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Reliability and validity of velocity measures and regression methods to predict maximal strength ability in the back-squat using a novel linear position transducer.

Kilgallon, Jonathan and Cushion, Emily and Joffe, Shaun and Tallent, Jamie (2022) 'Reliability and validity of velocity measures and regression methods to predict maximal strength ability in the back-squat using a novel linear position transducer.' Proceedings of the Institution of Mechanical Engineers Part P: Journal of Sports Engineering and Technology. ISSN 1754-3371 (In Press)

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Abstract

Purpose: to examine the reliability of load-velocity profiles (LVPs) and validity of 1-repetition maximum (1-RM) prediction methods in the back-squat using the novel Vitruve linear position transducer (LPT). Methods: twenty-five men completed a back-squat 1-RM assessment followed by 2 LVP trials using 5 incremental loads (20%-40%-60%-80%-90% 1-RM). Mean propulsive velocity (MPV), mean velocity (MV), and peak velocity (PV) were measured via a (LPT). Linear and polynomial regression models were applied to the data. The reliability and validity criteria were defined a-priori as intraclass correlation coefficient (ICC) or Pearson correlation coefficient (r) > 0.70, coefficient of variation (CV) ≤ 10%, and effect size (ES) < 0.60. Bland-Altman analysis and heteroscedasticity of errors (r2) were also assessed. Results: the main findings indicated MPV, MV and PV were reliable across 20- 13 90% 1-RM (CV < 8.8%). The secondary findings inferred all prediction models had acceptable reliability (CV < 8.0%). While the MPV linear and MV linear models demonstrated the best estimation of 1-RM (CV < 5.9%), all prediction models displayed unacceptable validity and a tendency to overestimate or underestimate 1-RM. Mean systematic bias (-7.29 to 2.83 kg) was detected for all prediction models, along with little to no heteroscedasticity of errors for linear (r2 < 0.04) and polynomial models (r2 < 0.08). Furthermore, all 1-RM estimations were significantly different from each other (p < 0.03). Conclusions: MPV, MV, and PV can provide reliable LVPs and repeatable 1-RM predictions. However, prediction methods may not be sensitive enough to replace direct assessment of 1-RM. Polynomial regression is not suitable for 1-RM prediction.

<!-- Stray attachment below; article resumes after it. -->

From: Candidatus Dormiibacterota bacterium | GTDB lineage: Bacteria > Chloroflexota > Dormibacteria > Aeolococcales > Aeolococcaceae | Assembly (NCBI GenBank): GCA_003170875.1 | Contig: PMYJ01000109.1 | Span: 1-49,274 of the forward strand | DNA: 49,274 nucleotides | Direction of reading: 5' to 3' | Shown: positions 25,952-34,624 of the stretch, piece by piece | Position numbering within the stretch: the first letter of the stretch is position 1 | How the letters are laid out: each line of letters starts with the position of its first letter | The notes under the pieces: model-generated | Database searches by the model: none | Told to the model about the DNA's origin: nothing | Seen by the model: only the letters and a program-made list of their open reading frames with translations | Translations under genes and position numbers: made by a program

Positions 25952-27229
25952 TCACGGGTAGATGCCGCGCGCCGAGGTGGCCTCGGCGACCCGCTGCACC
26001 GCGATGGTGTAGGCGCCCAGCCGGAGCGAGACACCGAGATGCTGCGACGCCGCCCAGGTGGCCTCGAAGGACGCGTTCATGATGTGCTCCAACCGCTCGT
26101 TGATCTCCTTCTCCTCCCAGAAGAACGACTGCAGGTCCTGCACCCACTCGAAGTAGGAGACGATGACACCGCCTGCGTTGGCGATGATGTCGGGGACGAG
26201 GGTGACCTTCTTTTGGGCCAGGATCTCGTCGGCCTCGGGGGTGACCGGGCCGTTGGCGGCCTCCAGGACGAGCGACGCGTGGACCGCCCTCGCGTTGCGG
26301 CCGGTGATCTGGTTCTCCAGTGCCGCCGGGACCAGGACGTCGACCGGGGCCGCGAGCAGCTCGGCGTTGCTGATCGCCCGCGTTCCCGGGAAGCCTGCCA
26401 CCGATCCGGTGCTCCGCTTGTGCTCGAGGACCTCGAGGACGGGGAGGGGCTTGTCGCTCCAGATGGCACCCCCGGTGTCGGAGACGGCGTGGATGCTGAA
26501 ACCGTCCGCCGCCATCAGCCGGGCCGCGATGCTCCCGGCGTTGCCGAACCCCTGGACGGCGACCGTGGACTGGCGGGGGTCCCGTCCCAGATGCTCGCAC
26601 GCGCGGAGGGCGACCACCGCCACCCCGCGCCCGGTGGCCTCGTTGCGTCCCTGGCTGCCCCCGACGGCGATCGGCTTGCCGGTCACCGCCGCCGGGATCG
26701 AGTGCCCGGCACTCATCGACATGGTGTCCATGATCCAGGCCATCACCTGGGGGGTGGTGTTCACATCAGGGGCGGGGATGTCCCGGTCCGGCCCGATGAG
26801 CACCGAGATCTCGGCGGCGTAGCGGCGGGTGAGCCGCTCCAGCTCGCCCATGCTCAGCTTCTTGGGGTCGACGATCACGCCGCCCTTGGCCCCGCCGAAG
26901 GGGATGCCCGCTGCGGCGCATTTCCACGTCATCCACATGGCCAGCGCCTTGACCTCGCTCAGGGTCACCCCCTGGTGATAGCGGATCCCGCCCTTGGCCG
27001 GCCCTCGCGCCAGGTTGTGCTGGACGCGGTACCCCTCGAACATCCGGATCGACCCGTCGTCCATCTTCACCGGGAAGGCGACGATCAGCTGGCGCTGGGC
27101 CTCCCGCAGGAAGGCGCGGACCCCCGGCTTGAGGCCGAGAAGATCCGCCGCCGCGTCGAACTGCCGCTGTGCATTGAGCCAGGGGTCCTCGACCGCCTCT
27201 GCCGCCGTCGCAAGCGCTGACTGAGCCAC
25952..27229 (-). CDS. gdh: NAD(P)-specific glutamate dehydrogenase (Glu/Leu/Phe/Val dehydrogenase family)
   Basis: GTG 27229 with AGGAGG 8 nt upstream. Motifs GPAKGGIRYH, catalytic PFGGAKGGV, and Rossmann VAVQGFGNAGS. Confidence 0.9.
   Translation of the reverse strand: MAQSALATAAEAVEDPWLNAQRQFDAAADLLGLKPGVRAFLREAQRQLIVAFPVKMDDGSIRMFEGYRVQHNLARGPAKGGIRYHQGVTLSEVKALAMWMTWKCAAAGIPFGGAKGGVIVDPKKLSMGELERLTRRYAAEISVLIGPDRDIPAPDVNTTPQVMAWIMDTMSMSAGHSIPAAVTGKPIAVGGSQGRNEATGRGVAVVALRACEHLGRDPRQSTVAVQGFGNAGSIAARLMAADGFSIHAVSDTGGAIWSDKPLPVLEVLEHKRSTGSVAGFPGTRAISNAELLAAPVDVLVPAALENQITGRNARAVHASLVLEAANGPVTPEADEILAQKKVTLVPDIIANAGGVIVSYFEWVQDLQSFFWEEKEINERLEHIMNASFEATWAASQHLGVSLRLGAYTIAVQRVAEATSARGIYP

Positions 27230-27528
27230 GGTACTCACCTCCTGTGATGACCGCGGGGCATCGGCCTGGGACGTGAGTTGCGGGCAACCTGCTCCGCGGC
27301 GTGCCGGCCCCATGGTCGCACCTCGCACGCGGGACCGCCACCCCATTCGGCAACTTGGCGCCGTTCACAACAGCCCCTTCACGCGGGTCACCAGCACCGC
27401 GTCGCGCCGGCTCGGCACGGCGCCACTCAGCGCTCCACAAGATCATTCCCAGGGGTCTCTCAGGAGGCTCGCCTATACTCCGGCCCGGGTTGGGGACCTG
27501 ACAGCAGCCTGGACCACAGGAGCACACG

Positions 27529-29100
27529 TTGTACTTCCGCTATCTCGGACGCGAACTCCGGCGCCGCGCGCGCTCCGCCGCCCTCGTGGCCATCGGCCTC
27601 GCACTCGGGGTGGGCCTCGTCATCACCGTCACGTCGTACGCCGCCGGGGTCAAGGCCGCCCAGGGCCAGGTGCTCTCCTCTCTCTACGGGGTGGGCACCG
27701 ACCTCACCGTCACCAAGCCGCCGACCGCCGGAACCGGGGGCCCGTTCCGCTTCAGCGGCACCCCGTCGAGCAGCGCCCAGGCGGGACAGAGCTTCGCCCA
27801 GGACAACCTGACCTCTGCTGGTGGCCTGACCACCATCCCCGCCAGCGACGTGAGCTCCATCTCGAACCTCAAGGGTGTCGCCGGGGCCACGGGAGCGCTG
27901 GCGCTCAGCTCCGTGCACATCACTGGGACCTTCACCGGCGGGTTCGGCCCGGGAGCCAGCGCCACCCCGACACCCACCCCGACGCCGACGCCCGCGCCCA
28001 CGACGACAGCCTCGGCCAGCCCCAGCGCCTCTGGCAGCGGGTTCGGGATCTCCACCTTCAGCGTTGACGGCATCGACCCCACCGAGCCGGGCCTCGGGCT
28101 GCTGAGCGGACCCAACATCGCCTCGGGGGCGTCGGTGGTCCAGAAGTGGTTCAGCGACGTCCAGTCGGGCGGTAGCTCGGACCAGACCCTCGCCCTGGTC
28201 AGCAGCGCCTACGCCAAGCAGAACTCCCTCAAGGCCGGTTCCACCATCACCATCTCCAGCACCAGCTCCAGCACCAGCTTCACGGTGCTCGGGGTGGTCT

Item Type: Article
Uncontrolled Keywords: Velocity-Based Training; Load-Velocity Relationship; Relative Load; Regression; Linear Position Transducer
Divisions: Faculty of Science and Health
Faculty of Science and Health > Sport, Rehabilitation and Exercise Sciences, School of
SWORD Depositor: Elements
Depositing User: Elements
Date Deposited: 07 Mar 2022 17:11
Last Modified: 07 Mar 2022 17:11
URI: http://repository.essex.ac.uk/id/eprint/32455

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